We both grow organically, using organic soil and untreated seeds. You can contact us via email with your orders. Contact info is in the catalogues, but if you have trouble finding it you can connect with me via the contact link at the top of this page.
Please order BEFORE March 28, Thanks! Plants will be available for pickup the week before the Victoria Day weekend.
Janice is selling her tomatoes for $3.50, they are big plants, beautiful heirloom organic delicious beauties.
My plants are $3 each pot, up from $2.50 last year. The number of plants per pot is as follows:
Single: tomatoes, peppers, sunflowers, ground cherries
Double: calendula, nasturtium, brassicas, squash, cucumbers, melons
Multiple: herbs, greens
If you have any questions please let me know. Janice and I both look forward to growing seedlings for you this year.
Why save seeds? Well, for a few different reasons:
1. Money is probably the least of them, because one packet of seeds doesn’t really cost that much in the grand scheme of things. However, if you are like me and have an addiction to seeds, it can end up costing more than you want to admit. So, if you can save some money, even if it’s a small amount, it will add up to larger savings over time. Of course, if you end up using the saving of seeds as an excuse to buy even more rare and wonderful seeds, since you have that extra money kicking around…. well…. I can relate.
2. Food security – you can grow your own food, even if you suddenly find yourself unable to purchase seeds (for whatever reason….!).
3. The more people we have saving heirloom seeds, the less likely they will become extinct. Diversity is important for maintaining the health of our planet.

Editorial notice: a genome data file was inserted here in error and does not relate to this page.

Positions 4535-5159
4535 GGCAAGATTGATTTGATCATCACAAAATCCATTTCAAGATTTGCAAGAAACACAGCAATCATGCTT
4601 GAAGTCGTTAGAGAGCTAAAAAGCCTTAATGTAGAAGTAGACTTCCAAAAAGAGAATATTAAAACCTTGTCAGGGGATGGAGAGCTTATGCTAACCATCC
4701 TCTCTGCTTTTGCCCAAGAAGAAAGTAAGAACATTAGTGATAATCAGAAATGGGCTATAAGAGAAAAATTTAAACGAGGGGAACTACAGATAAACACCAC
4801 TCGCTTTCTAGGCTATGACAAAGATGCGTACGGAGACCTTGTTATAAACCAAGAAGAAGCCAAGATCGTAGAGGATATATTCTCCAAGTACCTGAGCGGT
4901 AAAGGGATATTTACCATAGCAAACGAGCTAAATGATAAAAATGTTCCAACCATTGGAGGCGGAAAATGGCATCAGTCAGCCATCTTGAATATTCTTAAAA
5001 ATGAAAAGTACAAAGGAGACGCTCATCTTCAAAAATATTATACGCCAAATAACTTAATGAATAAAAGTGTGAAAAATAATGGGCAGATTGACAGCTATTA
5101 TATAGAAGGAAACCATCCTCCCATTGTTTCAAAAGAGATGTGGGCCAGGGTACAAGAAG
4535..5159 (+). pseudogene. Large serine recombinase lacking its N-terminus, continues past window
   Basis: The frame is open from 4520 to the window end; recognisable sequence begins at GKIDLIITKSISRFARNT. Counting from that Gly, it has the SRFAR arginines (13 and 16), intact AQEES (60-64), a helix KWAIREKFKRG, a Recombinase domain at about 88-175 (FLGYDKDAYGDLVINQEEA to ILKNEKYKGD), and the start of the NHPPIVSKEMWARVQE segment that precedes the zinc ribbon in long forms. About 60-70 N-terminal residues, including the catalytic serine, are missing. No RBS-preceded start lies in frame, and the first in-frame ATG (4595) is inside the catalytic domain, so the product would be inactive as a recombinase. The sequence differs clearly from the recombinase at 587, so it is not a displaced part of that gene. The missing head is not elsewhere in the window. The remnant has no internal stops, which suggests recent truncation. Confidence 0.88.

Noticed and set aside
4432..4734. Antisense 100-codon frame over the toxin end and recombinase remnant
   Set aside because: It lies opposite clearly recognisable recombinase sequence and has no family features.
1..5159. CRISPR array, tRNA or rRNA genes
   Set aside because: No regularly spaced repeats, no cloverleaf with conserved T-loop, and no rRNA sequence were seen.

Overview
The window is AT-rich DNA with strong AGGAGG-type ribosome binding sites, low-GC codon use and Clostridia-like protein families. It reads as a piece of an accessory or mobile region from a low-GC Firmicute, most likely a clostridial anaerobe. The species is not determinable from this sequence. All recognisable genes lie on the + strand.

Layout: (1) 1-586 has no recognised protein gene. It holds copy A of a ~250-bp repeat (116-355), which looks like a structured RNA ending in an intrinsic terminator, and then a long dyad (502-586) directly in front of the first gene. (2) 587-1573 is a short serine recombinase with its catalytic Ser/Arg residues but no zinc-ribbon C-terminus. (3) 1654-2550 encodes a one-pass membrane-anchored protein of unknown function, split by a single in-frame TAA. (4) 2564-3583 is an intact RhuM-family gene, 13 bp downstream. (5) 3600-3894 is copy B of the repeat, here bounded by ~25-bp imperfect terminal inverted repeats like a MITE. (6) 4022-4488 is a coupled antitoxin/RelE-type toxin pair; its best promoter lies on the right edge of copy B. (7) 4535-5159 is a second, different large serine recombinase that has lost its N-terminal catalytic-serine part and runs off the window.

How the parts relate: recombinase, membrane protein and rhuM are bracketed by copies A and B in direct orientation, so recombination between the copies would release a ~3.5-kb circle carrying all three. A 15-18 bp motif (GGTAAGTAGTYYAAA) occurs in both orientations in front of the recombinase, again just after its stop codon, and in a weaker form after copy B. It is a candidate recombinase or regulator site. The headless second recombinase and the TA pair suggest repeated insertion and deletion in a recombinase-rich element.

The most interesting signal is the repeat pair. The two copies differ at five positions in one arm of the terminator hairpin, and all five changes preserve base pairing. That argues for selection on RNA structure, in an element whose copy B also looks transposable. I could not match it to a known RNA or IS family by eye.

4. It teaches children about the cycle of life. If you have kids in your life, share this with them. It’s one way to help out us humans as a species. Knowing where food comes from is a survival skill that many are lacking these days.
If you’re growing heirloom tomatoes or open pollinated varieties of beans, you probably also want to save some seeds for next year. Learn how to set up your garden for maximum seed saving ability, and how to avoid ending up with cross-pollinated seeds that don’t breed true to the original plant.
Generally, plants within the same species will cross-pollinate. If you’re interested in a long list of vegetable varieties and the species they fall under, please feel free to download the following free PDF file. It contains Family, Genus, and Species information for vegetable plants that are grown in home gardens. You can use this information to determine which plants need to be isolated, and which ones don’t.
The workshop will give a full explanation of isolation techniques and more information about various vegetable plants, so please come to the Seedy Saturday in Kitchener at the Country Hills Branch of the Kitchener Public Library. My workshop is free and will take place at 1:15. I hope to see you there!